Scott Walker, left, and Donald Trump during a break in the Republican presidential primary debate on Aug. 6, 2015, in Cleveland. (Mandel Ngan/AFP/Getty Images)
Opinion writer

This is what happens when you try to trump the Donald.

Scott Walker has for two decades won primary elections by refusing to allow any Republican to outmaneuver him on the right. So when Donald Trump, father of the Central Park ice rink, began skating circles around the Republican presidential field with his perfect execution of hard-line conservative positions, the Wisconsin governor tried to keep up by attempting more daring ideological leaps.

But in recent days, Walker has spun himself into a triple axel — and landed on his face.

First, asked by NBC’s Kasie Hunt whether he supported ending birthright citizenship — a constitutional principle in place since the Civil War era — Walker said: “I think that’s something we should, yeah, absolutely, going forward.”

Later, asked by CNBC’s John Harwood to clarify his position, Walker retreated. “I’m not taking a position on it one way or the other” until the border is secured, he said.

Finally, on Sunday, Walker said without qualification that he would not seek to repeal the 14th Amendment, which grants citizenship to those born on American soil.

The reversal, like Jeb Bush’s multiple positions on Iraq voiced in a single week this spring, produced much derision, but I have sympathy for Walker: The same would happen to anybody who tried to overtake Trump on the right.

Attempting to out-conservative Trump is folly — even if the guy is a former liberal who nakedly reinvented himself for this campaign. Trump, if he is thinking about anything, is not thinking about preserving his electability should he somehow win the Republican nomination. He is taking the most conservative positions possible on a range of issues — and otherwise viable contenders are doing themselves damage by trying to match him.

Louisiana Gov. Bobby Jindal last week echoed Trump’s call for ending birthright citizenship for illegal immigrants, even though Jindal, born to legal immigrants, might be considered an “anchor baby” who benefited from birthright citizenship himself. And Bush, who had taken pains to establish a moderate position on immigration, embraced the “anchor baby” term that offends many Latinos.

Nobody has been hurt by Trump more than Walker, who has seen his support drop nearly in half in the last month, to single digits. After his flat performance in the debate, he lost his longtime lead in Iowa. His donors and supporters are jittery, and, as my Post colleagues Jenna Johnson and Sean Sullivan reported last week, he tried to reassure them with a vow to emphasize his conservatism with more passion.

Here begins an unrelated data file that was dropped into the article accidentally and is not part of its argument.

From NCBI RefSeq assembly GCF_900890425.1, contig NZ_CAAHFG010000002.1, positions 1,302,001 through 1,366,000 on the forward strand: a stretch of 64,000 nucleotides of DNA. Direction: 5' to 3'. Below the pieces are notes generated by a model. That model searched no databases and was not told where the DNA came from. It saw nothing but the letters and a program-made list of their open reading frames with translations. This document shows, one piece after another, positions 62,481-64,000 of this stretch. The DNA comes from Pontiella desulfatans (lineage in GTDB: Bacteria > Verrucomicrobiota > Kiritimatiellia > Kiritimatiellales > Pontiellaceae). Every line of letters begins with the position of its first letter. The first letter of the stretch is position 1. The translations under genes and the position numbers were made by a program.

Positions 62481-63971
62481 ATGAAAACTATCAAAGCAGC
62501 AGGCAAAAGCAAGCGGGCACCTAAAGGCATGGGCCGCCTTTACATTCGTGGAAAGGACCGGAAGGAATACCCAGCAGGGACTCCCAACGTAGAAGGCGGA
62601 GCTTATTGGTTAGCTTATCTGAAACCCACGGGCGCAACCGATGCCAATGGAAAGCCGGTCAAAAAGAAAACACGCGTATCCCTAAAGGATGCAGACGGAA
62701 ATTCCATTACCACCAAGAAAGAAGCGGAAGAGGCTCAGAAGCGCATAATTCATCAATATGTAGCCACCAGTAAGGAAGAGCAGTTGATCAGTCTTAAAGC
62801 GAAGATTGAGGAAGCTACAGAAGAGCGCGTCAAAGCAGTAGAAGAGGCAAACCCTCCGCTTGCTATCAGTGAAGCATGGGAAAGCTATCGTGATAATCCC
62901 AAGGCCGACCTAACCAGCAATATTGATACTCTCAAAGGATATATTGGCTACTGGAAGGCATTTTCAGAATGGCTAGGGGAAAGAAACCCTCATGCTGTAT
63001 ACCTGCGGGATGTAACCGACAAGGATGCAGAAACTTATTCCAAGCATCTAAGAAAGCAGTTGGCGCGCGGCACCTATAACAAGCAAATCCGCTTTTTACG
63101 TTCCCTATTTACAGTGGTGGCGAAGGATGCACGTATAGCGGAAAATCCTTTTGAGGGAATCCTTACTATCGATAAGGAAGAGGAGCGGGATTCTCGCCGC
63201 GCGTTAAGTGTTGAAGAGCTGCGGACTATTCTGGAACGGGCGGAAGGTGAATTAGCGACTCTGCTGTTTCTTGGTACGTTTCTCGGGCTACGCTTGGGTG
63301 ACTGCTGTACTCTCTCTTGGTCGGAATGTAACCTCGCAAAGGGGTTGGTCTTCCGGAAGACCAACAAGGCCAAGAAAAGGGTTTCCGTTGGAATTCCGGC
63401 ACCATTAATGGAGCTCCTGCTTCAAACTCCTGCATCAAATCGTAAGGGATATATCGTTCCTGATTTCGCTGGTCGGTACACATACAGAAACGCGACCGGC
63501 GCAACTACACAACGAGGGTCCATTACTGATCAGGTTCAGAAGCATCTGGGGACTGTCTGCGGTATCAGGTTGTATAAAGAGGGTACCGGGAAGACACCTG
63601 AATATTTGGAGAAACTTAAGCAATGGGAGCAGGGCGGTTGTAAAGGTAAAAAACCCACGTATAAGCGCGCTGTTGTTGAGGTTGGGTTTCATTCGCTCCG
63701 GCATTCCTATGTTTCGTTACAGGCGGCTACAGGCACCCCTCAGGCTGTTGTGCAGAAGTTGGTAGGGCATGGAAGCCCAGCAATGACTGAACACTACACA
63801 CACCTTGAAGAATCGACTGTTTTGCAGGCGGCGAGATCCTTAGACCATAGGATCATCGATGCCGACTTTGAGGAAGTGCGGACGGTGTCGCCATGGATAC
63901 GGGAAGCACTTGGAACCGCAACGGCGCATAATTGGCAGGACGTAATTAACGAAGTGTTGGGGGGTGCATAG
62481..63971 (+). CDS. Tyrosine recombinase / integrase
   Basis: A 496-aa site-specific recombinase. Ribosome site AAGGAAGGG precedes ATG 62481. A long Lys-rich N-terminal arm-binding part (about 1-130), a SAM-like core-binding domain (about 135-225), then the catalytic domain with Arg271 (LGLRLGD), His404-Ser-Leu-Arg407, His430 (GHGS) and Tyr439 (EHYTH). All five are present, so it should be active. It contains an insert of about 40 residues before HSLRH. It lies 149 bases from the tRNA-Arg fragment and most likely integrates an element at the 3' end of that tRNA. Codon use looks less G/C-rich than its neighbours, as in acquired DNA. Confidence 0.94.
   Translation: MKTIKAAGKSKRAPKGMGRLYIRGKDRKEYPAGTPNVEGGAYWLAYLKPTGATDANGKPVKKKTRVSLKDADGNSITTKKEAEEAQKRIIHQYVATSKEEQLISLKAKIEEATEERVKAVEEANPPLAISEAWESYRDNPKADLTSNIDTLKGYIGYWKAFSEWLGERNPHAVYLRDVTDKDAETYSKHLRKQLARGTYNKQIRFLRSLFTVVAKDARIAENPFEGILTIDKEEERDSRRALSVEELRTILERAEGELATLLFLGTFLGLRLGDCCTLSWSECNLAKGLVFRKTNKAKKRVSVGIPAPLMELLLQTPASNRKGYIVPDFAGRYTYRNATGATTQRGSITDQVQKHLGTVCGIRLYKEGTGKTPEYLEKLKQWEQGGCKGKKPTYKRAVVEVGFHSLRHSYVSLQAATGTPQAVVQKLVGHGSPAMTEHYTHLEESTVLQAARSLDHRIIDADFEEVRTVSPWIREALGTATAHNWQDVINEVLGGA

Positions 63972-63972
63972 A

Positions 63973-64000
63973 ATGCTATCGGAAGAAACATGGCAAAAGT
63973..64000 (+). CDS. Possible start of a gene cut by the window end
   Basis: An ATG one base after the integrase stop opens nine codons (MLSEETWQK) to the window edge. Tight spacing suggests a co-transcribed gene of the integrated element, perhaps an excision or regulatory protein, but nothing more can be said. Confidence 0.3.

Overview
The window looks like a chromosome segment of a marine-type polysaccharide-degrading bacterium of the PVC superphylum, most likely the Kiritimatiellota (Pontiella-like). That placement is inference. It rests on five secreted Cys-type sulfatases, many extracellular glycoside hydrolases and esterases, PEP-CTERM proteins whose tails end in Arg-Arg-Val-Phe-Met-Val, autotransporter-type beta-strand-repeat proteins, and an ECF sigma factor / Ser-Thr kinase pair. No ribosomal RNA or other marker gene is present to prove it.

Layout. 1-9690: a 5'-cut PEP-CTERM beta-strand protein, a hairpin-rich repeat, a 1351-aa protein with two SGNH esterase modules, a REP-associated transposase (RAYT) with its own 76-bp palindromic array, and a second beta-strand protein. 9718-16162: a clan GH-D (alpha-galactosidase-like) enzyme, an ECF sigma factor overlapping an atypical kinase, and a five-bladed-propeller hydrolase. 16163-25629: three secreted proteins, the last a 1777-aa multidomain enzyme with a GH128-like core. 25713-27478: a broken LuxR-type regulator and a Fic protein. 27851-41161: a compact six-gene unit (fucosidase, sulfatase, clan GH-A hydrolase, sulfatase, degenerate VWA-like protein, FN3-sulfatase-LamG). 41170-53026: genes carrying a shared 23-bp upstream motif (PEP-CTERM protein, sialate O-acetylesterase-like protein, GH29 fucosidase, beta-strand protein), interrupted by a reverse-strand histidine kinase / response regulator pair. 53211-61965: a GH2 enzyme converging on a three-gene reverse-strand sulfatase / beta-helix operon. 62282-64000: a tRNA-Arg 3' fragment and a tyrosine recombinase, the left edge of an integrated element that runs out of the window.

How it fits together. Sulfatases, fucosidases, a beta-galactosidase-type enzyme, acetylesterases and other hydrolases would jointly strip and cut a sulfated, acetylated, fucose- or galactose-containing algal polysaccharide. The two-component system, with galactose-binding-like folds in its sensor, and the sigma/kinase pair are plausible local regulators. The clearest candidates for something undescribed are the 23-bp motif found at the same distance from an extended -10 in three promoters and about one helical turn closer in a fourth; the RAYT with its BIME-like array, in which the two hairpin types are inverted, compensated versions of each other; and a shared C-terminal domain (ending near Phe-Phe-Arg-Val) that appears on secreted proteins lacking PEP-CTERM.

That could explain the birthright-citizenship fiasco. A day after Trump declared his opposition to granting automatic citizenship to those born on American soil, Walker embraced the same position, only to jettison it six days later. Though such a stance is popular with the Republican primary electorate, it would doom a Republican nominee with the all-important Latino vote just as surely as Mitt Romney’s “self-deportation” call did in 2012.

Republican presidential candidate Scott Walker unveiled a new health-care proposal that calls for repealing Obamacare. (Reuters)

Walker has been successful over the years by refusing to leave any room to his right. He had originally spoken favorably last year about the Environmental Protection Agency’s proposal to regulate carbon-dioxide emissions from coal power plants, but then he reversed course. In 2010, he opposed the harsh immigration law in Arizona but backed down only days later when besieged by criticism.

He had, in 2013, supported a pathway to citizenship for illegal immigrants, but he reversed himself earlier this year. Also in 2013, he said he had no interest in “right to work” legislation and called it a distraction, but earlier this year he signed such a bill. In 2014, he ran an ad saying that while he’s pro-life, he supported legislation leaving the final decision on abortion to a “woman and her doctor.” But now he says he opposes abortion in all cases, even to protect the life of the mother. Also in 2014, Walker said the issue of same-sex marriage wasn’t a priority for him and should be left to the courts. Now he backs a constitutional amendment giving the power to decide on gay marriage to the states.

The Wall Street Journal’s Reid Epstein last week traced back to 1993 Walker’s positions on issues such as abortion, immigration and the death penalty (which Walker supported in 2006 after long opposing it). “At each step in the Wisconsin governor’s career, he has run against Republican opponents with one overriding strategy: Never letting anybody get to the right of him,” Epstein wrote.

But now Walker’s time-tested tactic is failing him, for a simple reason: There is no way to outflank Trump on the right. Trump, without a care for Republicans’ long-term electoral viability, is making a parody of the conservative-dominated Republican primary process by embracing the most extreme positions, particularly on immigration. The showman has reduced GOP politics to absurdity — and you can’t trump that.

Twitter: @Milbank

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